Frequently Asked Questions
There is a large body of scholarly literature about what constitutes a "discipline" and the meaning of interdisciplinary, multidisciplinary and trans-disciplinary research. For the purposes of this site, we are using the National Academies' definition:
Interdisciplinary research is a mode of research by teams or individuals that integrates information, data, techniques, tools, perspectives, concepts, and/or theories from two or more disciplines or bodies of specialized knowledge to advance fundamental understanding or to solve problems whose solutions are beyond the scope of a single discipline or area of research practice.*
No. The extent to which a proposed activity explores potentially transformative concepts is just one of the considerations included in the Intellectual Merit Review criterion (see the NSF Proposal and Award Policies and Procedures Guide; https://www.nsf.gov/pubs/policydocs/pappguide/nsf09_1/gpg_3.jsp#IOIA).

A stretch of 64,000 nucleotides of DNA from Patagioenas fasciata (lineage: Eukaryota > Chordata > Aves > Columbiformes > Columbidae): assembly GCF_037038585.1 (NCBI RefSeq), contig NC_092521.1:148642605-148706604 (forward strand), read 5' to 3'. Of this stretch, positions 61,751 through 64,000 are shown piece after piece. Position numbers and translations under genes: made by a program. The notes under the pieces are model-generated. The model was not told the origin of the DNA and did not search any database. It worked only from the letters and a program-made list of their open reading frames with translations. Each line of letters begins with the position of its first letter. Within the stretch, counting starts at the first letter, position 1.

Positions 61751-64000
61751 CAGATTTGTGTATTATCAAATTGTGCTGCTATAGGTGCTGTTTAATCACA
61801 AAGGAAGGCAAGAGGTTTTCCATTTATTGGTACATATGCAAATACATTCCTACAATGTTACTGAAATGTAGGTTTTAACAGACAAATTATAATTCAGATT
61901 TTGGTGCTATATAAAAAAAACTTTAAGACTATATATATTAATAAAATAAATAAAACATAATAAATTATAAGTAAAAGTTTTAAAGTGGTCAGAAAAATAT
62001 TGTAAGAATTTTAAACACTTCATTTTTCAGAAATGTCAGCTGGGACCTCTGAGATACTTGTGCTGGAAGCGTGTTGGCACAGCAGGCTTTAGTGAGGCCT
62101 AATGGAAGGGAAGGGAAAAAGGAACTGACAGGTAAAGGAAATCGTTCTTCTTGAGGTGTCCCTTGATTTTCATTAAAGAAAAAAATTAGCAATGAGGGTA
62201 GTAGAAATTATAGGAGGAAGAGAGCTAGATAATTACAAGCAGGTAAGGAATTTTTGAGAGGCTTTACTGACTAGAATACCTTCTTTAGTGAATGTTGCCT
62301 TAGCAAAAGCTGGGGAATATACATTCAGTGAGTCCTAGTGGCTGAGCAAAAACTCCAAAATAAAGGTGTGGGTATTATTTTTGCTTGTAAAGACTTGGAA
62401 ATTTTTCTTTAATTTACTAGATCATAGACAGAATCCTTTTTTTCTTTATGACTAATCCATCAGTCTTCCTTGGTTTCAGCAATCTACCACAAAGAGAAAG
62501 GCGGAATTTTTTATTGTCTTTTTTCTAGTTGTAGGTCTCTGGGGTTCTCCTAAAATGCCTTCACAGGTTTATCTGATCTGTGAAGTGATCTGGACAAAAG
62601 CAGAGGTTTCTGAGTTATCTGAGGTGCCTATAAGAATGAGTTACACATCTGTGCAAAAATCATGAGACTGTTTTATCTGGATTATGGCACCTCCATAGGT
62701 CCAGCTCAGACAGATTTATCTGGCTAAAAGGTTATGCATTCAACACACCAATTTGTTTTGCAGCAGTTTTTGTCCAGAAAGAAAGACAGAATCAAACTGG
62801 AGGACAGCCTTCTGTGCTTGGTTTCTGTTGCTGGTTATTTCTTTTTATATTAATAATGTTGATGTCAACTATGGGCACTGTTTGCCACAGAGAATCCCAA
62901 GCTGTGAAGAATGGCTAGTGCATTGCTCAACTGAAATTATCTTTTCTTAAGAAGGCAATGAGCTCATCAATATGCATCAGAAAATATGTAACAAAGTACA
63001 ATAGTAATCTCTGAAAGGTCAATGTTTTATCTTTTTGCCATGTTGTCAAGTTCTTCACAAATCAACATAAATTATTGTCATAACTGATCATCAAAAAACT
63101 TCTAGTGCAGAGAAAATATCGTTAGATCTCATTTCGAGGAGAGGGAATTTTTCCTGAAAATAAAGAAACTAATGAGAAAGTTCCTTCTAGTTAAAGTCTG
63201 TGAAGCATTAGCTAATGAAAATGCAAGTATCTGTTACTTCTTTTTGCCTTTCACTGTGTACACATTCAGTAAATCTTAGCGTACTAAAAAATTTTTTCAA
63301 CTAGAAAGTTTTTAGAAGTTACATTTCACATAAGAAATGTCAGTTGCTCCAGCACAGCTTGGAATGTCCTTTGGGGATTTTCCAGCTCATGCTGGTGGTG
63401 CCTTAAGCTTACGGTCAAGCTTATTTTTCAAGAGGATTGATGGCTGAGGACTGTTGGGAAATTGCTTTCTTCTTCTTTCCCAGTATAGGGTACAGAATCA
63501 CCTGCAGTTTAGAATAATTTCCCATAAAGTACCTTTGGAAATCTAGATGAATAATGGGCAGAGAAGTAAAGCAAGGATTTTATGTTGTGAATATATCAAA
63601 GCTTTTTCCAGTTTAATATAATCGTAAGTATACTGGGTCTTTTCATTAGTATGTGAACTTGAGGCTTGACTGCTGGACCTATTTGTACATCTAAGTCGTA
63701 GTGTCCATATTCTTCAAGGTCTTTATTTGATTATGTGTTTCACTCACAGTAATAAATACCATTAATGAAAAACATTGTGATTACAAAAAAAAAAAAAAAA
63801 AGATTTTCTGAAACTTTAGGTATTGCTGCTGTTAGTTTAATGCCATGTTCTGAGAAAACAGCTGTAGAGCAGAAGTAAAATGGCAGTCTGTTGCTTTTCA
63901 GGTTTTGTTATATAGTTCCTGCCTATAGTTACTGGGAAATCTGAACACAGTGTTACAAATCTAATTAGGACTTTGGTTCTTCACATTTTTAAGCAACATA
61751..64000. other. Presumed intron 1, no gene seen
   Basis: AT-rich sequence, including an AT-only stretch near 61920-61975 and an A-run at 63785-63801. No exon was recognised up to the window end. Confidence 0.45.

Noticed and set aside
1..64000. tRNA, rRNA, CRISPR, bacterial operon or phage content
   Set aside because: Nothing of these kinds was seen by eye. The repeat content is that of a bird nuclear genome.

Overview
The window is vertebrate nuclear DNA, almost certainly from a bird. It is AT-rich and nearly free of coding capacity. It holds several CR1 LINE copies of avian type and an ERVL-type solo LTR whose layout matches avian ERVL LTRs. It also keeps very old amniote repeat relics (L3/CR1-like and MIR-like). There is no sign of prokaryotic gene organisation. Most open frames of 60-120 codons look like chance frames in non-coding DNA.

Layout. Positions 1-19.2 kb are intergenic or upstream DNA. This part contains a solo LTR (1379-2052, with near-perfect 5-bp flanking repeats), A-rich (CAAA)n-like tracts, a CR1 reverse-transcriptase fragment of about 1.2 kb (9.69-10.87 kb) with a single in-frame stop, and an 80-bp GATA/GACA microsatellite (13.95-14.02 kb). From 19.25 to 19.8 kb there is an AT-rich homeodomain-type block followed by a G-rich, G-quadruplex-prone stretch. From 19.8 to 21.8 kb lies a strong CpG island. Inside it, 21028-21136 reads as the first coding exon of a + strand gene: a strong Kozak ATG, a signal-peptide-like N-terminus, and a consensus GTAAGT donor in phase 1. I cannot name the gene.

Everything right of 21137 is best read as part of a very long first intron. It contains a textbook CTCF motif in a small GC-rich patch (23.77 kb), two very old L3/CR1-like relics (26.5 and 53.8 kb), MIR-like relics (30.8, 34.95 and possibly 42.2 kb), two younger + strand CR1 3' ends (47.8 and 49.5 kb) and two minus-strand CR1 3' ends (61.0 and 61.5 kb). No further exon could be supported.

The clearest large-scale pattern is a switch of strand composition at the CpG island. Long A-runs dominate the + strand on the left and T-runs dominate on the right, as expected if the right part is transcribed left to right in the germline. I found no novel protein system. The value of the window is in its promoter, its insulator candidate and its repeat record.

If the proposal is reviewed through an existing NSF program, this depends on the criteria of that program. Some programs are specifically restricted to interdisciplinary research topics; in those programs, a great deal of weight is given to "interdisciplinary" aspects. Some other NSF programs, while not so restricted, explicitly encourage interdisciplinary research and consider it as a positive factor. In programs that do not distinguish interdisciplinary research as a priority, positive review of the proposal will be based on the combined assessment of the project according to the NSF merit review criteria as per the NSF Grant Proposal Guide (GPG), and any other special criteria that may be part of the specific Program Solicitation or Program Description. In such programs, interdisciplinary proposals that advance the program goals are encouraged and funded, and any ‘weight' is based on the anticipated potential of the project, not whether it is interdisciplinary or single-disciplinary in nature. If the proposal is not reviewed through an existing program, it will be reviewed using only the two NSF Merit Review Criteria: Intellectual Merit and Broader Impacts (that is, there are no additional program-specific criteria to apply).